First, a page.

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In the Russian Federation, they decided to rename the “flying coffin” Superjet due to the struggle with the Latin abbreviation

Natasha Kumar By Natasha Kumar May18,2024

In the Russian Federation they decided to rename the

The Russian defense concern “Rostech” is going to rename the import-substituted version of the passenger plane Sukhoi Superjet 100 (SSJ-100). Due to the huge number of breakdowns, this plane has already been nicknamed the “flying coffin”.

«We will give up [the foreign name]. We have it all under the KB (design bureau) named after A. S. Yakovlev, and I think that [the plane will be called] this way — “Yakovlev“», — said the head of the Russian state corporation Serhii Chemezov in an interview with RBC. At the same time, he did not name the terms of the official renaming.

Development of the Sukhoi Superjet 100 began in the 2000s. The project became Russia's first attempt to create a modern mass-produced passenger plane after the collapse of the USSR.

At first, the liner was called the Russian Regional Jet. In 2006, it was renamed SSJ-100. The prefix Sukhoi refers to the name of the company developing the project – “Civil planes of Sukhoi” (renamed to “Regional planes”, in the status of a branch it entered PJSC “Yakovlev”).

SSJ-100 made its first flight in 2008, and entered commercial operation in 2011. At the beginning of operation, imported components made up almost 80% of the structure. In 2018, it was announced the creation of a new model of the plane with a greater share of Russian elements.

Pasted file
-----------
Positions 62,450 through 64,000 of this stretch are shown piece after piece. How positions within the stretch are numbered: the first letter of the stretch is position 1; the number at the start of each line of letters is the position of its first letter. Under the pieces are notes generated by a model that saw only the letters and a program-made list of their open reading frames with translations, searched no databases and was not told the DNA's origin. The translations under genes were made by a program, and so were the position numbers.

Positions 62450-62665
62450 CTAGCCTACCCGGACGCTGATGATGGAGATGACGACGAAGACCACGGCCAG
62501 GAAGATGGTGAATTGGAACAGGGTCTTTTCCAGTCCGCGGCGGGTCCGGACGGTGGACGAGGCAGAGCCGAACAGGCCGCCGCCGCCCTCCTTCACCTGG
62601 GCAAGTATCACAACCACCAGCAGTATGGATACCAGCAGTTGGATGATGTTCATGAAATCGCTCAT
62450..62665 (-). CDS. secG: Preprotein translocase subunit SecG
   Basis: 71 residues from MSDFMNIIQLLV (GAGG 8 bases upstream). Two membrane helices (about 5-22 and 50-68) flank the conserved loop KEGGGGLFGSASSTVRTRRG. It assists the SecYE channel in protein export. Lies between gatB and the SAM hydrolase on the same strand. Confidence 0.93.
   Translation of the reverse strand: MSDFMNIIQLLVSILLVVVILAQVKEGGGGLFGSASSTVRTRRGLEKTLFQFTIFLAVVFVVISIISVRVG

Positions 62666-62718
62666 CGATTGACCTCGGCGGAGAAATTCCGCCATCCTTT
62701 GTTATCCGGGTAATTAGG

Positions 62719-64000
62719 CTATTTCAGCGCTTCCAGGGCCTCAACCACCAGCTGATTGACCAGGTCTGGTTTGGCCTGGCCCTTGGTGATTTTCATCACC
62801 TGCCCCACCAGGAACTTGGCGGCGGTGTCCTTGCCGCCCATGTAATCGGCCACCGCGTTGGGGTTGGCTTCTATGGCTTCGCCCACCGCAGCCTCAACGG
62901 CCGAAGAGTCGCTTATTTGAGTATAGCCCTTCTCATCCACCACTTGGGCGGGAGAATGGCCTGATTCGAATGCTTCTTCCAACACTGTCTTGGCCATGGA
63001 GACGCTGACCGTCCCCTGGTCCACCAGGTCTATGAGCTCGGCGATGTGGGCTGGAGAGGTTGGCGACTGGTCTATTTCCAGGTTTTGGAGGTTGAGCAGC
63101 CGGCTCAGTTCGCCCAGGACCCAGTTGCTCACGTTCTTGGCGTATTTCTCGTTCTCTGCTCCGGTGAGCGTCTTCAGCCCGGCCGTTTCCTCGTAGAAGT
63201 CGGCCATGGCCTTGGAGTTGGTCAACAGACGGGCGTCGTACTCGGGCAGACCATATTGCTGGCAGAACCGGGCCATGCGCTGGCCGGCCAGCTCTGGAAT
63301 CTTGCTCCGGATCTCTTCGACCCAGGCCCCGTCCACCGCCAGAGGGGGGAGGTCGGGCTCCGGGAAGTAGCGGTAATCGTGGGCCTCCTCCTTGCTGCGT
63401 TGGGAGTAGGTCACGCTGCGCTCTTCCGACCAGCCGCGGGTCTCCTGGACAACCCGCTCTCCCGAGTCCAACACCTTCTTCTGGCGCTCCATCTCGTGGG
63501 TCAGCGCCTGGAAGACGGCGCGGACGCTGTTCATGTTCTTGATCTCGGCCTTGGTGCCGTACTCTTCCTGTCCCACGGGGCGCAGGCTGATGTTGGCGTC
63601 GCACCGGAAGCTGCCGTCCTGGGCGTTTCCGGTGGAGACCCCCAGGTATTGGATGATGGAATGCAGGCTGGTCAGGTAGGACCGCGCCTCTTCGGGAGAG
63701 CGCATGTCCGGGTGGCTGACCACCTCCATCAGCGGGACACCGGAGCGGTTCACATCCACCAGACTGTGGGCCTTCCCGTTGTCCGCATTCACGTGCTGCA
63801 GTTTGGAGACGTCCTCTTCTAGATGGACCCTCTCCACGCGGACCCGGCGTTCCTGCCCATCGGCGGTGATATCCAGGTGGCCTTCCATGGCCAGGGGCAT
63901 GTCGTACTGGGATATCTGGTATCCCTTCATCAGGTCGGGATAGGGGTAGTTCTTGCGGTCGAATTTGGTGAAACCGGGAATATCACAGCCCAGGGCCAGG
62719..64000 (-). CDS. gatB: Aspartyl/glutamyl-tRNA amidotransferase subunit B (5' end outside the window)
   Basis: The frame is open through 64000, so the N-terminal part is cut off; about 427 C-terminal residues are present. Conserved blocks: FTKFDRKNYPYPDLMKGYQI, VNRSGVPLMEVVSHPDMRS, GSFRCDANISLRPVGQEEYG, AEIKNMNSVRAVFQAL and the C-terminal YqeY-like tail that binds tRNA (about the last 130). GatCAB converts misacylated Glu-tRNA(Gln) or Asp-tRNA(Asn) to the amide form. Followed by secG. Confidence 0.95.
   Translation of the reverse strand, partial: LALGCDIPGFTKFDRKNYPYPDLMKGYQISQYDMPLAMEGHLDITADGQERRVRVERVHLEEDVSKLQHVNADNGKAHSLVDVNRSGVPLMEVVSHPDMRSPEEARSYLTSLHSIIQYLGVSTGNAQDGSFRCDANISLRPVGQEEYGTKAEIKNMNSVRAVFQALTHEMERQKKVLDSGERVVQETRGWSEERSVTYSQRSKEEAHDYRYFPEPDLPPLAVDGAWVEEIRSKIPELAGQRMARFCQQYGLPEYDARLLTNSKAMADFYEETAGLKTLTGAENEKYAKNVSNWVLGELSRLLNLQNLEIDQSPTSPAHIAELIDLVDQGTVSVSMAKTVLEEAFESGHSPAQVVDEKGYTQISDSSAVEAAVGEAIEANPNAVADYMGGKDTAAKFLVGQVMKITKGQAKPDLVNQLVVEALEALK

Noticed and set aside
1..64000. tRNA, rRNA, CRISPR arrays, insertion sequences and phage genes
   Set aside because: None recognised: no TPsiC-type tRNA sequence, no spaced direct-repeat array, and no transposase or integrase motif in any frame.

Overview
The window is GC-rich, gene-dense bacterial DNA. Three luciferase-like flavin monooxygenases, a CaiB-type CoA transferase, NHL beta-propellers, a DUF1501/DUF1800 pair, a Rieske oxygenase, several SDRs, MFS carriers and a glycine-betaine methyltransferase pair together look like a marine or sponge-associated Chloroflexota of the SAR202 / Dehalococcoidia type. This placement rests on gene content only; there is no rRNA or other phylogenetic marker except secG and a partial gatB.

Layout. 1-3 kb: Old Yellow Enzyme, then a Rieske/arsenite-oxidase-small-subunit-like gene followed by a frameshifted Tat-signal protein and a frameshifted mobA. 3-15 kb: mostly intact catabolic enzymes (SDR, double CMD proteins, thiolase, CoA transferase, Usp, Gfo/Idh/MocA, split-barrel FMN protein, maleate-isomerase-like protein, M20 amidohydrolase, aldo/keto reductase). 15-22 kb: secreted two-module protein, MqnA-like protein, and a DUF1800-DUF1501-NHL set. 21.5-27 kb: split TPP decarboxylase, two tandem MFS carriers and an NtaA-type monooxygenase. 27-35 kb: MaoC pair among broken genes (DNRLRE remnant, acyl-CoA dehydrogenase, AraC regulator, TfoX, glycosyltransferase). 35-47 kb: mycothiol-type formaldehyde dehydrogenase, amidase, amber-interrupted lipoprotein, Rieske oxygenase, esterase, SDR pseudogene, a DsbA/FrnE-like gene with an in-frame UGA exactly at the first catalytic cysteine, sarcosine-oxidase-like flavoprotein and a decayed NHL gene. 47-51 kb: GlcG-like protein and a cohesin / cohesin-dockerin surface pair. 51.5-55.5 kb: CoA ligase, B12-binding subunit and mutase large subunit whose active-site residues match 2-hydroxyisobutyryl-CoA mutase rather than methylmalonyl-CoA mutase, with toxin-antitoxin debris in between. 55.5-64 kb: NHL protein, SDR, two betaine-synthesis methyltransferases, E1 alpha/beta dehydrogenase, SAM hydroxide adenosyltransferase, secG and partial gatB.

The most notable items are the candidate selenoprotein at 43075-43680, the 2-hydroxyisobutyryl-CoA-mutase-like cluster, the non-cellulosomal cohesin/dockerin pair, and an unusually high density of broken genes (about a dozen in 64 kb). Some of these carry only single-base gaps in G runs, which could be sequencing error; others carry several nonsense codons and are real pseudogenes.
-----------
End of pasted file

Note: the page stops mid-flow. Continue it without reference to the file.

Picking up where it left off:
After the plane crash in Sheremetyevo in 2019, Chemezov first announced the possible renaming of the liner. In two years, the head of Rostec returned to this topic again. "I think that the name should be changed, of course. Why should a Russian-made aircraft be called by an English abbreviation?», — he said.

Rostec disrupted the supply of import-substituted SSJ-100s to Aeroflot and postponed the delivery of the liners from the end of 2023 to 2025. In particular, the manufacturer had problems with replacing the foreign engine with the Russian PD-8, which has not been able to pass certification for two years.

At the same time, Rostec planned to make and deliver 34 import-substituted airliners to Aeroflot by 2025. But the state corporation will do it only on paper — the planes will remain on the manufacturer's territory until certification of all Russian systems and units is completed, rossMI wrote.

Natasha Kumar

By Natasha Kumar

Natasha Kumar has been a reporter on the news desk since 2018. Before that she wrote about young adolescence and family dynamics for Styles and was the legal affairs correspondent for the Metro desk. Before joining The Times Hub, Natasha Kumar worked as a staff writer at the Village Voice and a freelancer for Newsday, The Wall Street Journal, GQ and Mirabella. To get in touch, contact me through my 1-800-268-7116

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